But here's the thing -- when I yelled at that guy at the bus stop to stop it, and he laughed, no one else at the bus stop did a fucking thing. When the guy in the pickup was trolling me, offering to fuck me because I looked like I needed it, none of the other cars passing by stopped to see whether I needed help. And if I had gotten raped, there on that highway? Lots of people would have said I'd had it coming. What was I doing riding alone on that semi-deserted highway, after all? Being a girl and all? Possessor of a vagina? Didn't I KNOW that someone like me has no business going out into the world, acting like she has the right to ride a bicycle anywhere she wants, just like she's equal and shit?

That's what guys in that pickup are for, to teach little misses like me a lesson: we aren't equal. We don't have the right to go anywhere we want. We need to be taught better.

And I did get taught better, by the way. I had been a long distance cycler before that, riding miles and miles through the landscapes of Louisiana, but I quit after that. I never rode my bicycle long distances again. I stuck to well-lighted parks and tame landscapes. Like a girl. Like a girl should. I got tamed.

The men win. That's what makes me so angry, I guess. They scare us enough that many of us shut up. We don't ride our bikes across the world. We don't finish our Ph.Ds. We don't get angry, because good girls don't. We don't wear that sassy dress. We stay home after dark. We keep our heads down.

And we don't speak up.

Saturday, August 25, 2012

Ruminations on Rape

So I know many of us are getting rape-fatigue, ever since Akin started educating us about what was real rape and what was just women trying to get over on the menfolk with their Monday-morning second-thoughts or whatever, but I find I just can't let this go.

Especially since whenever the subject comes up on the net or the blogosphere or even in meatspace, what I find happening, 8 times out of 10, is fellas telling the women how rape works.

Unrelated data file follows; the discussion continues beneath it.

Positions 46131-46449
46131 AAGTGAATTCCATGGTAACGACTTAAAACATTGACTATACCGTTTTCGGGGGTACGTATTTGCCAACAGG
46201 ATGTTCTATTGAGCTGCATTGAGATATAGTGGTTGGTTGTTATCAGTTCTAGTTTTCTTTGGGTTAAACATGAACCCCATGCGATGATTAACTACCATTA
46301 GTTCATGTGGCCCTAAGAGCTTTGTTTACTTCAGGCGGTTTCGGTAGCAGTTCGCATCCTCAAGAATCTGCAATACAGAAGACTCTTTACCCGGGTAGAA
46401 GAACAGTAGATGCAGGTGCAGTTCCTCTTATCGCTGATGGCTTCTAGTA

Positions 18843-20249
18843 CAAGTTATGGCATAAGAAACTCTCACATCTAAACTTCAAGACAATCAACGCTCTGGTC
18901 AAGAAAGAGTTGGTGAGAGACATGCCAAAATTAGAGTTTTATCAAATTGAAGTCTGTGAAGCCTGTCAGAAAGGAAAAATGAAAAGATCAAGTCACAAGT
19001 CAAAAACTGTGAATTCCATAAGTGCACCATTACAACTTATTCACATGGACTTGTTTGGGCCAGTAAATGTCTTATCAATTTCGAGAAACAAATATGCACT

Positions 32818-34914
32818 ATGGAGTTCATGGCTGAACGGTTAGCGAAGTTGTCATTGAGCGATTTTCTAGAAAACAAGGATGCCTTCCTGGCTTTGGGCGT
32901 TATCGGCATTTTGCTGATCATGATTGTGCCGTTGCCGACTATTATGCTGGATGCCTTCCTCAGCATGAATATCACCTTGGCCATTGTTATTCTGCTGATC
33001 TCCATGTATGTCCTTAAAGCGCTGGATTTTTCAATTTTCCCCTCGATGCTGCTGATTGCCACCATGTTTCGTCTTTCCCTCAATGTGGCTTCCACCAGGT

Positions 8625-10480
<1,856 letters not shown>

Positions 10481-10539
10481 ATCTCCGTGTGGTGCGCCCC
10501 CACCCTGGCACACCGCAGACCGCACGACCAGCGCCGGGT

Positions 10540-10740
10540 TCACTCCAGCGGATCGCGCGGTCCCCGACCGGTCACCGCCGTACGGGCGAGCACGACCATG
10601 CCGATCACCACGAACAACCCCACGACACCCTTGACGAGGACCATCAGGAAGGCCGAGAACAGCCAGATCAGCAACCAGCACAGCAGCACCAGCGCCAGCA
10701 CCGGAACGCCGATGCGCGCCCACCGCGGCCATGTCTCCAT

Men, mansplaining to women, what rape is.

Guys, setting women straight, about the rape experience.

And you know, I ought to be used to this shit by now. I do live in this world. I did sit through six years as an undergraduate, and nine years of graduate school, with many, many seminars. I know what happens when men and women are in a room together. Guys talk, and women get shut up.

Even when it's a subject about which the women might know more than the men: guys talk, and women shut up.

If, by chance, the women speak up? And that has happened to me. When I was a senior graduate student, I was one of a group of three women, all of us feminists, all of us tough, all of us much smarter and working much harder than any of the men in the program -- so we did speak up, all the time, in classes and in seminars. What happened? We got mocked and teased, sometimes gently, and sometimes not so gently, by other students and by the professors. "The three harpies," one of the professors called us.

Of the three of us? I was the only one to finish my Ph.D. That kind of shit will take its toll on you.

But my point! And I do have one.

Women are instructed, from their earliest childhood, that they should not speak unless they are certain they have something brilliant to say. And even when they speak up and say something brilliant, what they say is often discounted -- it goes unheard. And if what they say is about men, if it is derogatory in any aspect? They can count on being attacked for it.

In fact, what they say doesn't even have to be derogatory. A woman talking about men, unless she praises men lavishly, is automatically going to be seen as a harpy. Even when what she says is neutral, she is a harpy. If what she says criticizes a man -- any man, even a rapist -- then she is in the wrong.

So. A friend of mine, on FB, posts about her experience as a rape survivor.

She immediately gets not one but several men explaining to her that she is wrong, that men aren't all rapists. She gets accused of treating men like criminals. She gets explained to her that she is not allowed to make men feel bad by talking about rape as though it were something men did.

Wow, I feel like a victim after reading these comments. Maybe I am not that well of a reader, but after reading this, I know I am a man and I am a republican so that makes me a rapist. That is how I felt.

One gentleman suggests, in fact, that women are responsible for rape -- after all, they give out "mixed signals" -- and expecting men to interpret those mixed signals is unfair.

... a woman sending mixed signals (which does happen) must be treated like a very confused child, i.e. gently and dispassionately. This implies higher expectations of behavior for men and women.

Another claims that the solution for rape is that men should be put in charge.

Let me propose a solution, to be worked out among men: substantiated claims of rape are punished with a good beating. If men are inherently violent, then let a norm in favor of women's dignity prevail, and let men police men. Will it ever happen? I don't know. Would women thank men? Yes